the idea is to take the difference of the auxiliary functions that Baum-Welch estimation would use for log *P*(*X* *M*_{ref}, Θ′) and log *P*(*X* Θ′) to obtain an auxiliary function suitable for estimation using log *P*(*M*_{ref} |*X*, Θ′). Here is a sketch of the details, where we further simplify matters by concentrating on the means. We run a single pass of Baum-Welch as if we were estimating parameters for the term log *P*(*X*|*M*_{ref}, Θ′), we denote the corresponding auxiliary function by *Q*_{num}, and we call the resulting statistics that we accumulate (using the forward-backward algorithm) the *numerator occupancies*. For the state means the numerator occupancies are summarized by which are determined byformulas analogous to Eq. 28.2 and Eq. 28.3. We also run a single Baum-Welch as if we were estimating parameters for the term log *P* (*X* | Θ′), where we consider all the model sequences consistent with the set of transcriptions we denote the corresponding auxiliary function by *Q*^{den}, and we call the resulting statistics that we accumulate the *denominator occupancies*. The denominator occupancies are summarized by We would like to define an auxiliary function, *Q*^{MMI}, for the MMI criterion using *Q*^{num} and *Q*^{den}. The simplest approach is to just take the difference of auxiliary functions:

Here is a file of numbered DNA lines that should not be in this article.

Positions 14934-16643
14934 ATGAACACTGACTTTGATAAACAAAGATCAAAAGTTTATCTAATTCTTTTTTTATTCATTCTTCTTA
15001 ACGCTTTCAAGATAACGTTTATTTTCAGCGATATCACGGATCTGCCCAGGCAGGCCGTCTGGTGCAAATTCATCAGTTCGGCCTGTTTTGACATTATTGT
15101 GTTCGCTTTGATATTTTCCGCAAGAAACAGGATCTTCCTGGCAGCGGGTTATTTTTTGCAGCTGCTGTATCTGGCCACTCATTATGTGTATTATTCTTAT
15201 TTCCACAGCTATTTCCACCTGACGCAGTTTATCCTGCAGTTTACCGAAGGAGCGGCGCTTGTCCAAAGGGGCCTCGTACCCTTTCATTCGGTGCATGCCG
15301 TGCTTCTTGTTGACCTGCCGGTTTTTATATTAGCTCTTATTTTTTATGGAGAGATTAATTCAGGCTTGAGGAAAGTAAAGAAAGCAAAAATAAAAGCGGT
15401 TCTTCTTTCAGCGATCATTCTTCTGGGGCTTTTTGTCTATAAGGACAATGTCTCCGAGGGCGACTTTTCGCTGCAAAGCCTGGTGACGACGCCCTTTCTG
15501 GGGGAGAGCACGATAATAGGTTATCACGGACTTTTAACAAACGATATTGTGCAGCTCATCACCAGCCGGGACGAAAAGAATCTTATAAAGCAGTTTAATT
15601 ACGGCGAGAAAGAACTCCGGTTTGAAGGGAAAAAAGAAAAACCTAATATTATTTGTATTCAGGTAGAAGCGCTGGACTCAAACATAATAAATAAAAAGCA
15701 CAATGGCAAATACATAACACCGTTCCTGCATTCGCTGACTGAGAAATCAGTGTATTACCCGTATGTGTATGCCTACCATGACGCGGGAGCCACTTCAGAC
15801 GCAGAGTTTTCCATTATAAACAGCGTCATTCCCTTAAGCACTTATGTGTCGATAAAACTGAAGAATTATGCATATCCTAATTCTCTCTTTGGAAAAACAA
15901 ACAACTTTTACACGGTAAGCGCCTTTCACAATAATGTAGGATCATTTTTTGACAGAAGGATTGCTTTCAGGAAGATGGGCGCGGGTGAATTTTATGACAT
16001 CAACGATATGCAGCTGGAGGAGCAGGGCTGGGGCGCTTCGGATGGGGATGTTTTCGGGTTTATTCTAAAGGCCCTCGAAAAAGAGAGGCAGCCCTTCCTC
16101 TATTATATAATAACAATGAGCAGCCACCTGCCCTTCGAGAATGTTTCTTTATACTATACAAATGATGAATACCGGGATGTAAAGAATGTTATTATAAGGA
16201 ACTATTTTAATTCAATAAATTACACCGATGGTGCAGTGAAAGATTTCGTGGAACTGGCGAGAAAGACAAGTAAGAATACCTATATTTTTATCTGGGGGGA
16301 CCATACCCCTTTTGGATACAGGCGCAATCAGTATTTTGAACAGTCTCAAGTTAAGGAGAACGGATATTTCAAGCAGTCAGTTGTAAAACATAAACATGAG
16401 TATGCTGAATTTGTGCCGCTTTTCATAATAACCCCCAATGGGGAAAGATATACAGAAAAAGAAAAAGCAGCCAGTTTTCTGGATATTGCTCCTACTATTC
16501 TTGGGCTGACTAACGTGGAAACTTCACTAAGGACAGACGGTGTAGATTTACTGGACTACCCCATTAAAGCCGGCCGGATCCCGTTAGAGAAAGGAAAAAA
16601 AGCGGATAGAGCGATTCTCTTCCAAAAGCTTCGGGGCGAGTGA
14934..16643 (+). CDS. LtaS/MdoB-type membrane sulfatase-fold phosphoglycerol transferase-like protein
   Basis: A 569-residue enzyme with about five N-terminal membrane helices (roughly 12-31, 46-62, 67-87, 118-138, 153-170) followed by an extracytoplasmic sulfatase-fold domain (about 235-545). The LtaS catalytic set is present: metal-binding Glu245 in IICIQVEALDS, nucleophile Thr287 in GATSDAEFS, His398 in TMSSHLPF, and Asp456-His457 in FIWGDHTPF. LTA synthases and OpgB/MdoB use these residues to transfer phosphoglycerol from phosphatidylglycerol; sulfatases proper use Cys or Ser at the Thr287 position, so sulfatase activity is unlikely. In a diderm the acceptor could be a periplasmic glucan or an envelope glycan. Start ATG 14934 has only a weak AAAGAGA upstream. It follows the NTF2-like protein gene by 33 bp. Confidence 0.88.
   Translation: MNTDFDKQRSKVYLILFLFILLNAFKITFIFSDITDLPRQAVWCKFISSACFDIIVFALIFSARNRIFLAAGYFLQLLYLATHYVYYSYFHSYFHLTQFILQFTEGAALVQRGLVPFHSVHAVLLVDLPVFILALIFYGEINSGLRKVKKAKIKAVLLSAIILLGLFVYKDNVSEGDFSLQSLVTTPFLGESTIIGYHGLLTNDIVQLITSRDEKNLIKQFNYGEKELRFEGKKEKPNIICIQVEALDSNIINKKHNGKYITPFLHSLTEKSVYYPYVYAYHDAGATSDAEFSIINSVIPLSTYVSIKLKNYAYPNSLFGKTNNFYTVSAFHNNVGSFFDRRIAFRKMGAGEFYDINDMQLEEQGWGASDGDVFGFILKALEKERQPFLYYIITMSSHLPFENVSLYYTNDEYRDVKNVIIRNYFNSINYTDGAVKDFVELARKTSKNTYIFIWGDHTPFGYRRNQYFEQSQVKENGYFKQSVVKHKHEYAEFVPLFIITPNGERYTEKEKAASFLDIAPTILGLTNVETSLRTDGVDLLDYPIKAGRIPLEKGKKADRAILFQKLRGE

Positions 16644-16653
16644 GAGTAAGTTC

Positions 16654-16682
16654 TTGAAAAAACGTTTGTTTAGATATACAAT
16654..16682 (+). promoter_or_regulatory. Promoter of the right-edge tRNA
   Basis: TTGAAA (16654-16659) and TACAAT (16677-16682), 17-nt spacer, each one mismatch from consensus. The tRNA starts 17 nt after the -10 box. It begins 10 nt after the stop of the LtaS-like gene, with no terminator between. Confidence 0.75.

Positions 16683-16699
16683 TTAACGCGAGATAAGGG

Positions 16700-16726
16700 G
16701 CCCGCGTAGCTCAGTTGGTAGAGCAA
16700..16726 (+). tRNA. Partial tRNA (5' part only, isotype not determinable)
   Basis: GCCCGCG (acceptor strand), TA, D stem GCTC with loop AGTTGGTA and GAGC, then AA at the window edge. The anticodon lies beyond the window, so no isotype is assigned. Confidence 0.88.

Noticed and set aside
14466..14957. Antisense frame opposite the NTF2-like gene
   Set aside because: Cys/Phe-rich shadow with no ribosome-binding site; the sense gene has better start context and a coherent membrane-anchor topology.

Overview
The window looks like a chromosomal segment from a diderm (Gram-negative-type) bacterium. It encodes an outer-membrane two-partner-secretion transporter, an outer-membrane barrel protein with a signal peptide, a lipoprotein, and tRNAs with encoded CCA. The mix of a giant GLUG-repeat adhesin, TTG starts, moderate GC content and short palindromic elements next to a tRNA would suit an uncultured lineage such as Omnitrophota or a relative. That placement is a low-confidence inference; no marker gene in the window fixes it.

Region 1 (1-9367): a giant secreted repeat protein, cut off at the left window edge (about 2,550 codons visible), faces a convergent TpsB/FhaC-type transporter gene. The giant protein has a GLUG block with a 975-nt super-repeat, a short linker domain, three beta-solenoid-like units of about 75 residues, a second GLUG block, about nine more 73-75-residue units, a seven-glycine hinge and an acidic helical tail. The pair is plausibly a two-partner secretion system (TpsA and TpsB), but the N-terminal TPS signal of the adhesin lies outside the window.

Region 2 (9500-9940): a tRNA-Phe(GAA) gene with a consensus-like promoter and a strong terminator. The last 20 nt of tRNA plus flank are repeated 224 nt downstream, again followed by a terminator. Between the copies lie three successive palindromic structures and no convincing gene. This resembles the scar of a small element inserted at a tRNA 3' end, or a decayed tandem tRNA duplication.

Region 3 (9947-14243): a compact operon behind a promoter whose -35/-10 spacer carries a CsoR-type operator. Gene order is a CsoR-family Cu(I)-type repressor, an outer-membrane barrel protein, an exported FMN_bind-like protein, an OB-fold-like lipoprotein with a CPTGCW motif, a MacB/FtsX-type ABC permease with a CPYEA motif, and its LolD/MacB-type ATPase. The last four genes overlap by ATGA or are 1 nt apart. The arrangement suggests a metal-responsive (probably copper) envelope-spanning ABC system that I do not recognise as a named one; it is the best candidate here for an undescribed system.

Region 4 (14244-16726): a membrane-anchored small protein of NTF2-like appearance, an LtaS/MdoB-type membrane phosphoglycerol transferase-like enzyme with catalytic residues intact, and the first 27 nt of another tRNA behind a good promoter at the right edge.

Maximizing *Q*^{MMI}(Θ′, Θ) with respect to Θ′ results in the following estimate for state *l*'s mean:

This naive estimate suffers from two, equally serious, problems. First of all, we have no *a priori* reason to expect that for all *l*, in other words Eq. 28.13 is not necessarilywell-defined for all *l*. Second of all, even if Eq. 28.13 is well-defined for all *l*, there is no guarantee that this estimate will result in an increase in the MMI criterion in the sense of:

To solve both of these problems, we introduce positive constants a prior *R*, and define a smoother version of *Q*^{MMI} via

The prior is the Kullback-Leibler distance from the Gaussian with parameters (μ, σ) to the Gaussian with parameters (μ′, σ′):

This prior has the property ≥ 0 with equality if and only if μ′ = μ and σ′ = σ, so its role in Eq. 28.14 is to resist Θ′ moving away from Θ. Using the smoothed *Q*^{MMI} results in the estimate for state *l*'s mean that is actually used in extended Baum-Welch, namely

Clearly, if we choose *D** _{i}* ≥ then Eq. 28.16 is well defined, and it turns out